The endorsement test is intended to determine whether the government's action showed favoritism to one religion over another or to religion generally over non-religion. In applying the test, the court examines what message the government's action conveys to a reasonable, objective observer who is familiar with the action, its origins, the history of the community, and the broader social and historical context.
Because the Board directed its statements to both the ninth-grade students and the general community, the court applied the test both from the viewpoint of a reasonable, objective ninth-grader and a reasonable, objective adult. (In practice, there wasn't much difference between the two analyses.)
The court found that an objective observer familiar with the background would know that ID is a Creationist and religious strategy that developed from earlier forms of Creationism, would view the statement that was read to the ninth-grade biology students as a strong official endorsement of religion, and would also view the Board's public communications announcing the ID Policy as a strong endorsement of a religious view.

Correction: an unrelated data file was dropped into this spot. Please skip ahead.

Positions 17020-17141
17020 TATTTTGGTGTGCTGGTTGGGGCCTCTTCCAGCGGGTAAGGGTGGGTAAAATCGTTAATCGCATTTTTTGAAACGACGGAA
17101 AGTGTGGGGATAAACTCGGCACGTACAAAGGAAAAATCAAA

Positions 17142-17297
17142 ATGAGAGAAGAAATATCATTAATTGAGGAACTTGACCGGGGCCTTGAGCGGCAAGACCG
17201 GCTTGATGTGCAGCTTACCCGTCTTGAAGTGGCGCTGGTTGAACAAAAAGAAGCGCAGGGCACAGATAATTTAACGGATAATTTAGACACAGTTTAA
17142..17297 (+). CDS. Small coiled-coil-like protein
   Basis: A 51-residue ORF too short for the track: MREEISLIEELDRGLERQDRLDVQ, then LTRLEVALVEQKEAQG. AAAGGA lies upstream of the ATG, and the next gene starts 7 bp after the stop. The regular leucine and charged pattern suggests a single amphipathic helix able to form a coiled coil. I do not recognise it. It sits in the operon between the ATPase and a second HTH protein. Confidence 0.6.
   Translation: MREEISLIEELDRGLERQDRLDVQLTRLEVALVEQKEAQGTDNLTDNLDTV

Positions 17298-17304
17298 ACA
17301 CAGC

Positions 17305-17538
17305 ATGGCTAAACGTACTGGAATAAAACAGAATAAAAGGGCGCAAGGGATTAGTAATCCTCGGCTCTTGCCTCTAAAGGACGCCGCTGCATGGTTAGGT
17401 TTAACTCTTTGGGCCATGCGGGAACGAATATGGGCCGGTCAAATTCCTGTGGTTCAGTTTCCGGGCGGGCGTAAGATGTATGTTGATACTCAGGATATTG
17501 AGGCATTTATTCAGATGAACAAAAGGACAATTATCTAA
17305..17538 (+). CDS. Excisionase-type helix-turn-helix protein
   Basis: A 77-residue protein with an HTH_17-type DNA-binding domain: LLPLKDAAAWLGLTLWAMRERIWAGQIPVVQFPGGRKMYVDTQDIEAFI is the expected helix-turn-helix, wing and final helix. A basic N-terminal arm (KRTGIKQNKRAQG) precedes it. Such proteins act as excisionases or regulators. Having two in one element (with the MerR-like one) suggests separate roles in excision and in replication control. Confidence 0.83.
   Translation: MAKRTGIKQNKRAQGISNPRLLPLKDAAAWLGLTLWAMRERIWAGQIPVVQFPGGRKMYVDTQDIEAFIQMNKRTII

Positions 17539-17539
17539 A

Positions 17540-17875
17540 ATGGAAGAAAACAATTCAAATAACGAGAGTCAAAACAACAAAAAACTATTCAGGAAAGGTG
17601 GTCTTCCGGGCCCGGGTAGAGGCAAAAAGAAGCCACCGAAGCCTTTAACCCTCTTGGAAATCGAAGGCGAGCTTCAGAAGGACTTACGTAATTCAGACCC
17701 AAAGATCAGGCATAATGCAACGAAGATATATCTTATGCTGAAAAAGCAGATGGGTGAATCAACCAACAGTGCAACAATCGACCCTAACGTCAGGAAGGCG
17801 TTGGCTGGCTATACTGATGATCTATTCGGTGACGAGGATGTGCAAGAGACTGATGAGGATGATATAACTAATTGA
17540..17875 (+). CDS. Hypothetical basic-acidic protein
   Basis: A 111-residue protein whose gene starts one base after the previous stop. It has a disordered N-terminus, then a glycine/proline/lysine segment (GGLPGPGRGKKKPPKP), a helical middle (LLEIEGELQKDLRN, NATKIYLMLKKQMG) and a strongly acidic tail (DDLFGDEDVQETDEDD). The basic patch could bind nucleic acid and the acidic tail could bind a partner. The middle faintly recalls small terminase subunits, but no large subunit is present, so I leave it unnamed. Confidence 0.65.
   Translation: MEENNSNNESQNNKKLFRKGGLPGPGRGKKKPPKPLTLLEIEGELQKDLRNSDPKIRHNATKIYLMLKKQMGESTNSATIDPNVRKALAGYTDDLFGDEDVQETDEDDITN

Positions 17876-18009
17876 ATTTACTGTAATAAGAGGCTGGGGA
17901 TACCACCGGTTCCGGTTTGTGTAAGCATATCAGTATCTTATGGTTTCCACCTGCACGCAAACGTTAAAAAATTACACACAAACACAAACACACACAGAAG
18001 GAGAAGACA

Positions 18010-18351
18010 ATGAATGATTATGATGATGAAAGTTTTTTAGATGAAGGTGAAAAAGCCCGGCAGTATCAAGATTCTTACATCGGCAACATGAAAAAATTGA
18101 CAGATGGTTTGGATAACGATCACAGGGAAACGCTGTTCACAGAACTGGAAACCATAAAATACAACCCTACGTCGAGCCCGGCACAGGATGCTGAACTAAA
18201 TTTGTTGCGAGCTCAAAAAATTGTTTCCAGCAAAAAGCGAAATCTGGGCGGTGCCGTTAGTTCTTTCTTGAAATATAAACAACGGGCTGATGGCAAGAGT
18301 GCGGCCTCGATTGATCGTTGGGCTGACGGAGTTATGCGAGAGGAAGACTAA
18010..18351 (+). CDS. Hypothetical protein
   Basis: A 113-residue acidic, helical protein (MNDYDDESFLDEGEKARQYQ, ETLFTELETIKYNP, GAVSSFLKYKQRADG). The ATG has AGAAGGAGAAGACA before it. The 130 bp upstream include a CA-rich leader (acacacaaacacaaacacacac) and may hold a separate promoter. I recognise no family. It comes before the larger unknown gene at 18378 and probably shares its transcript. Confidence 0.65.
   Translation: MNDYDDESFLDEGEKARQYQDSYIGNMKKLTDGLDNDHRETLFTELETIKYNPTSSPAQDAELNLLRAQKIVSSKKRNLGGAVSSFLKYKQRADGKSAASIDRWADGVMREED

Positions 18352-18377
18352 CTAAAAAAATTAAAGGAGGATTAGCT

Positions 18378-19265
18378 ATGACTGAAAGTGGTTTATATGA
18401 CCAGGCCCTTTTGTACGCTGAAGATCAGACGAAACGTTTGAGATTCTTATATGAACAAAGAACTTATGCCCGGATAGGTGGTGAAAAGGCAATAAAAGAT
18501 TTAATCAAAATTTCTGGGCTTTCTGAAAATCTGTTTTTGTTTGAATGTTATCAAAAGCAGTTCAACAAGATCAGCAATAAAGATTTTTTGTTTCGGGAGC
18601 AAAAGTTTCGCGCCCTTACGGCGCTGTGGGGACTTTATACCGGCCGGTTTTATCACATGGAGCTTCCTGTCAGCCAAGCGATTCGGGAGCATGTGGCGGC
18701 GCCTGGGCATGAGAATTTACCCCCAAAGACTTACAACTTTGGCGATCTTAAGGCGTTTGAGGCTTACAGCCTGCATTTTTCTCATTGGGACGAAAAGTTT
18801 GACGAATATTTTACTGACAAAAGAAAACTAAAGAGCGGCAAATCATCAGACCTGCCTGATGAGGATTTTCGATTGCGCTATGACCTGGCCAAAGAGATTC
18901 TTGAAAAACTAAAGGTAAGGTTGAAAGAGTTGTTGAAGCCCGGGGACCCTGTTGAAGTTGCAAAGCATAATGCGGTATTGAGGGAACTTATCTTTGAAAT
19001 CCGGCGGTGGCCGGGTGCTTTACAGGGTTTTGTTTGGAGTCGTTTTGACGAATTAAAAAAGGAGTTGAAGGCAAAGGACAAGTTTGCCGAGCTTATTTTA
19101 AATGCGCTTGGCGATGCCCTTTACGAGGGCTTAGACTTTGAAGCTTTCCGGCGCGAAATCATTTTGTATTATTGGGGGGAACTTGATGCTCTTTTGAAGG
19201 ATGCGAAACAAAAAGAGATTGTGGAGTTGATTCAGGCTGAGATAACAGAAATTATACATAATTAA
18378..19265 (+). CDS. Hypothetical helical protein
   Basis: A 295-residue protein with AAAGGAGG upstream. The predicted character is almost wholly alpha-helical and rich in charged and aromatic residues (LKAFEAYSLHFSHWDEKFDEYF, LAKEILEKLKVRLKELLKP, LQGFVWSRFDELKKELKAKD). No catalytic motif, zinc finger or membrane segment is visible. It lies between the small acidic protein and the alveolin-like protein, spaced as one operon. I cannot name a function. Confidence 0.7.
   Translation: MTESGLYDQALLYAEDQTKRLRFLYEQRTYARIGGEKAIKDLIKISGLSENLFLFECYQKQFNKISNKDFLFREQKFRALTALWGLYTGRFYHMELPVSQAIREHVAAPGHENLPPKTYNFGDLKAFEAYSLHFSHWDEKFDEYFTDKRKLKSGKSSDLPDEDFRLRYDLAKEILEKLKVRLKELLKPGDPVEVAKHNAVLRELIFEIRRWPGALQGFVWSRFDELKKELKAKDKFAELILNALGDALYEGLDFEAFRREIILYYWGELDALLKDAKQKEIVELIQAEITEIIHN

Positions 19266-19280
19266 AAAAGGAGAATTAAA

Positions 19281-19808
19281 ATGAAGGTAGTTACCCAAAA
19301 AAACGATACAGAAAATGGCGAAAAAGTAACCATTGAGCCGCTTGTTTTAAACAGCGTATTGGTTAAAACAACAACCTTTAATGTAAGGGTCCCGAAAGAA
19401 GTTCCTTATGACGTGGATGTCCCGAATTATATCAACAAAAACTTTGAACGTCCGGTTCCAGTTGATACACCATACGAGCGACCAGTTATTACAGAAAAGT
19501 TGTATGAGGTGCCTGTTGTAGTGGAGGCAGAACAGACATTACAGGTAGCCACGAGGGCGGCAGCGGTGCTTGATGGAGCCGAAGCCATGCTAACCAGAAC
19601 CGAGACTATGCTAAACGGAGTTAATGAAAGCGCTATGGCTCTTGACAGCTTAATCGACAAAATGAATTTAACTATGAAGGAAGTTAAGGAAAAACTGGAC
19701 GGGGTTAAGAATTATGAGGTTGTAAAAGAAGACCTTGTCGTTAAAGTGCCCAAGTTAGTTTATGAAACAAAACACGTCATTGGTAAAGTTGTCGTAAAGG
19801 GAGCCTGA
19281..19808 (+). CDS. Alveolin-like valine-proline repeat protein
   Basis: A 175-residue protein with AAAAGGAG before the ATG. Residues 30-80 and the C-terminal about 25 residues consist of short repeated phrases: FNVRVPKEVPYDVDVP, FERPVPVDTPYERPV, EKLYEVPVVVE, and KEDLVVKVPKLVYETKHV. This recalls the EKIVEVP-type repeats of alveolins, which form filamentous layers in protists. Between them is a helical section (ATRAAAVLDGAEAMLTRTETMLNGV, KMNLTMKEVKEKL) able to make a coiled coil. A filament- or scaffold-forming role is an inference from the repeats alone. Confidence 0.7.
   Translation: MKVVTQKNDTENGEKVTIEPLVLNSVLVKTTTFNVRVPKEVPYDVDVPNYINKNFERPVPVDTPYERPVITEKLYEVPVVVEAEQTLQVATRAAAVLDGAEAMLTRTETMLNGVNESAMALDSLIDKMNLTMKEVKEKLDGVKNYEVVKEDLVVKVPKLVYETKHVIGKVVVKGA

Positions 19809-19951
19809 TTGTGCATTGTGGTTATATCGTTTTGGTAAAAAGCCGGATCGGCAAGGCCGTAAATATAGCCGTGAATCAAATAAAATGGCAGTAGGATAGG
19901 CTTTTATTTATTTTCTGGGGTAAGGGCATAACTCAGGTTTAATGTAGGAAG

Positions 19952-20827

The ID Policy therefore violated the Establishment Clause under the endorsement test.
2. Sidebar: Whether ID Is Science
The court made a rather thin effort to explain why it needed to decide this issue. It's not really clear from the opinion that this needed to be addressed in order for the ID Policy to be found unconstitutional. However, I think the court went there because (having listened to six weeks of testimony, including a lot from expert witnesses on both sides) the court really felt it understood the issue and hoped to put it to bed (in its legal aspects) by providing a thorough examination of it.